Q (which will be low anyway) should improve marginally as inductance is reduced (ie. Hot end of coil can "increasingly" become an "air-coil" at higher freqs.
Not much paraphernalia required there. Unloaded Q of a ferrite coil can be higher than a magnet-wire air-coil as well.
Edited by - golfguru on 3/5/2013 4:55:16 PM
|Richard||Posted - 5 March 2013 18:30 |
"Wondering about ferrite core variable inductors. They should be able to tune the full MW band against a reasonable value of antenna C (150pF plus)"
However, as the ferrite is withdrawn coil Q's always decline, in step with decreasing inductance. This applies to air core coils as well.
One of the difficulties of using sliding core tuning is that small linear shifts in core position result in relatively large inductance changes, which aren't linear. Frequency calibration is no easy task using this method.
I've considered using a 1/1000 inch dial indicator or micrometer screw for tuning repeatability but consider that approach far too complicated and cumbersome to be practical. Sliding core tuning works great in a simple 'Rocket Radio' type set that's tuned by ear but that's about the limit as far as I can see. Vernier dials and SLF capacitors are far more practical for precision tuning.
Edited by - Richard on 3/5/2013 6:32:27 PM
|golfguru||Posted - 5 March 2013 20:28 |
>>> small linear shifts in core position result in relatively large inductance changes, which aren't linear. Frequency calibration is no easy task using this method.
Equivalent capacitance values (675pF @ 500kHz) versus percentage rotation for tuning a 150uH coil. (1000pF, calibrated, SL capacitor used.)
kHz = relative rotational difference
These figures seem to indicate that, in this particular case, the ferrite tuning is 2-3 times friendlier than straight line capacitive tuning.
Edited by - golfguru on 3/5/2013 9:59:18 PM
|_J_||Posted - 5 March 2013 22:16 |
Agree, GG, ferrite variable inductors are hard to beat when you don't want to use a variable capacitor, or any capacitor. Many will cover the BCB.
|Bob Weaver||Posted - 5 March 2013 22:18 |
Automobile radios used reluctance tuning (sliding ferrite slugs) for decades, and were sufficiently repeatable that mechanical pushbutton tuning was not only practical, but worked very well.
|Richard||Posted - 5 March 2013 22:33 |
Yep, old tube type car radios worked very well using variable inductors. However, the mechanics and radio dials were more suited to those times. Dial calibration was rather course at best.
Tune around until a station was found and set the mechanism for repeatable tuning. That was it. I still have one of those mechanisms with ferrite cores in my collection. It's a marvel of mechanical engineering.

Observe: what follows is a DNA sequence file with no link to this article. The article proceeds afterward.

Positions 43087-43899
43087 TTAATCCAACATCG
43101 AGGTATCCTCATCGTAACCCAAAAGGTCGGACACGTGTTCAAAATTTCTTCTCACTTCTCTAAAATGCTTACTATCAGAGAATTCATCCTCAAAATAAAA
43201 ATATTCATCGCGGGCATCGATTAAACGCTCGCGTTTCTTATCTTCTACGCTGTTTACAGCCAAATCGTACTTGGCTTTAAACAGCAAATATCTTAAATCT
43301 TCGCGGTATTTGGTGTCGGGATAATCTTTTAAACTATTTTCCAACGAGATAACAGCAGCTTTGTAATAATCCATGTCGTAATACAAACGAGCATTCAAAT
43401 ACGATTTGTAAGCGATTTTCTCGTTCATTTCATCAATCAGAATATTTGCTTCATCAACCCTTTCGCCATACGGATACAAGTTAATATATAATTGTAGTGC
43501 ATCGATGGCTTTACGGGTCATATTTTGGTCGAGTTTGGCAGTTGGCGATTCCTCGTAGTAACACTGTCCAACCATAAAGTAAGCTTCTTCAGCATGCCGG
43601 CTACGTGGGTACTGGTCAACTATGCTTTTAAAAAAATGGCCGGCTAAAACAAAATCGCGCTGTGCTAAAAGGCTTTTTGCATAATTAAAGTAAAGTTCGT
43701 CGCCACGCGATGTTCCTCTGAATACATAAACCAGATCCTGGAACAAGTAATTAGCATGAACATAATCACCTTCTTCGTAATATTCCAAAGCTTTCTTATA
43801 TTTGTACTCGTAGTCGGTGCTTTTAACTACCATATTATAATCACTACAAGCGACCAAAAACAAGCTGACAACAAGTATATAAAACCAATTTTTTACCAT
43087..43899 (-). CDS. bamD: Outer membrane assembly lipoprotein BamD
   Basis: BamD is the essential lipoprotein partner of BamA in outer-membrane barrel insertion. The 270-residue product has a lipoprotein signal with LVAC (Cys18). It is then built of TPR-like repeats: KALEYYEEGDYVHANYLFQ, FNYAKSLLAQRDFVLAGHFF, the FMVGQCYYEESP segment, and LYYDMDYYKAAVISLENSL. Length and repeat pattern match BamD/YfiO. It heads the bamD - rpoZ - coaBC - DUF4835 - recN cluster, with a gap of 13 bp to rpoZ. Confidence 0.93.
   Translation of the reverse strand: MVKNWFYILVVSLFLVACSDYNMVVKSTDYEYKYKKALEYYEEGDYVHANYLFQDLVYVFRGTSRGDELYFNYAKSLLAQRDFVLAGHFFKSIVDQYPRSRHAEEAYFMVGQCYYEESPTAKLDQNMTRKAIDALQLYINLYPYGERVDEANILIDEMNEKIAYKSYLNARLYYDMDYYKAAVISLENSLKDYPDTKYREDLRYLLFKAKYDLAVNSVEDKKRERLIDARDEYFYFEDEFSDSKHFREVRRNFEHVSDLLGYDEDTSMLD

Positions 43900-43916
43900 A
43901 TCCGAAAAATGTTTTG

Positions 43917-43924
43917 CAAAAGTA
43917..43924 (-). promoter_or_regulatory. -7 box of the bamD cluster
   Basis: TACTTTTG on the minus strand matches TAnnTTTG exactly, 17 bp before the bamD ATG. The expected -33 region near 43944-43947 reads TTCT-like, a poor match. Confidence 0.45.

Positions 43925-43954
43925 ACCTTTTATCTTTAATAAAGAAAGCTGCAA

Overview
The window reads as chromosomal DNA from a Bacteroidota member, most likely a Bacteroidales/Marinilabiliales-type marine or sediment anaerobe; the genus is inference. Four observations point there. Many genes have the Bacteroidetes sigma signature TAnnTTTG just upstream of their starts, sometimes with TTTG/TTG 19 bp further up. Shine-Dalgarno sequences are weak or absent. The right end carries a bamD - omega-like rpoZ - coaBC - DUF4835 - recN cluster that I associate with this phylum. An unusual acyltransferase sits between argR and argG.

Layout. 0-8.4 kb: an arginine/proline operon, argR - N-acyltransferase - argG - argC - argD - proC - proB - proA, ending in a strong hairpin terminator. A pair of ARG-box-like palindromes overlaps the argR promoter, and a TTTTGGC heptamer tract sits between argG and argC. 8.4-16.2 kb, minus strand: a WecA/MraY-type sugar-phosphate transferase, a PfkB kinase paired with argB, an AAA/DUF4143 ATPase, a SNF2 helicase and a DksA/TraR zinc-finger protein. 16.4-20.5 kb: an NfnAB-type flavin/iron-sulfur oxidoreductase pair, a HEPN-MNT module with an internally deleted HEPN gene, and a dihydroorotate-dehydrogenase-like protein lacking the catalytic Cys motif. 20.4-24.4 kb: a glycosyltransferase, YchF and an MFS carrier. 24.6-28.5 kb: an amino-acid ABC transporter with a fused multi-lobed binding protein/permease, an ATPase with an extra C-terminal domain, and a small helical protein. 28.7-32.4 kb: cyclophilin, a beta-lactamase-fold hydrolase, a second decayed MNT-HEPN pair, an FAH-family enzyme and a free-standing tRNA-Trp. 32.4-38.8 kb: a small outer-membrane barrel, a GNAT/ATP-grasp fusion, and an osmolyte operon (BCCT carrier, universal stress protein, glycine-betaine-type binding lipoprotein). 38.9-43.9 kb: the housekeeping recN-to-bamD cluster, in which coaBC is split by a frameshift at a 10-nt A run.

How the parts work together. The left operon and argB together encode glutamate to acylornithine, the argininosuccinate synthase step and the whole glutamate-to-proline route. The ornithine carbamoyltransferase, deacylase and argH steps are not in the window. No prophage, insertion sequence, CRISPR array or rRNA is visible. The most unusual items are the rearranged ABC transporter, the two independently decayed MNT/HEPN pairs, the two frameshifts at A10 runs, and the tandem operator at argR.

BTW, the same type of push button mechanism was also used with variable capacitors in some home sets.
Edited by - Richard on 3/5/2013 10:35:44 PM
|Richard||Posted - 5 March 2013 22:37 |
rod withdrawal measurement
0500-0800khz = 18mm
On a linear scale (which it isn't) that yields an average of 0.6mm (0.024") / 10khz channel at the low end and 0.15mm (0.006") / 10khz channel at the high end.
That sounds about right to me. As I said, it's rather difficult to determine what channel one is on using that method to produce a variable inductance without resorting to a micrometer type readout. Doable I suppose but not easy.
OTOH, I've encountered no difficulty calibrating and separating individual channels with my BC-221 crystal set. The detector circuit uses a 50 turn dial, each turn with 100 divisions for a total count of 5000.
At the top end of the band the vernier dial indicates 30 divisions/ channel, that's 36 degrees of a full dial rotation with 100 divisions/ channel at the low end.
|golfguru||Posted - 5 March 2013 22:52 |
I guess I am suggesting that adjustment of this small ferrite rod is no more fiddly than an SLC capacitor at "shaft diameter" level.
The knob (larger the better) gives the capacitor the ability to be tuned more easily.
A similar sized knob attached to a ferrite rod (to convert linear to rotary, somehow) should yield no worse adjustment ability.
>>>> 0.15mm (0.006") / 10khz channel at the high end.
Using 0.6mm threaded rod would give an average of 4 chans per 360 degree turn
A vernier dial attached to the "nut" should definitely fix any problems.
Edited by - golfguru on 3/6/2013 4:08:51 AM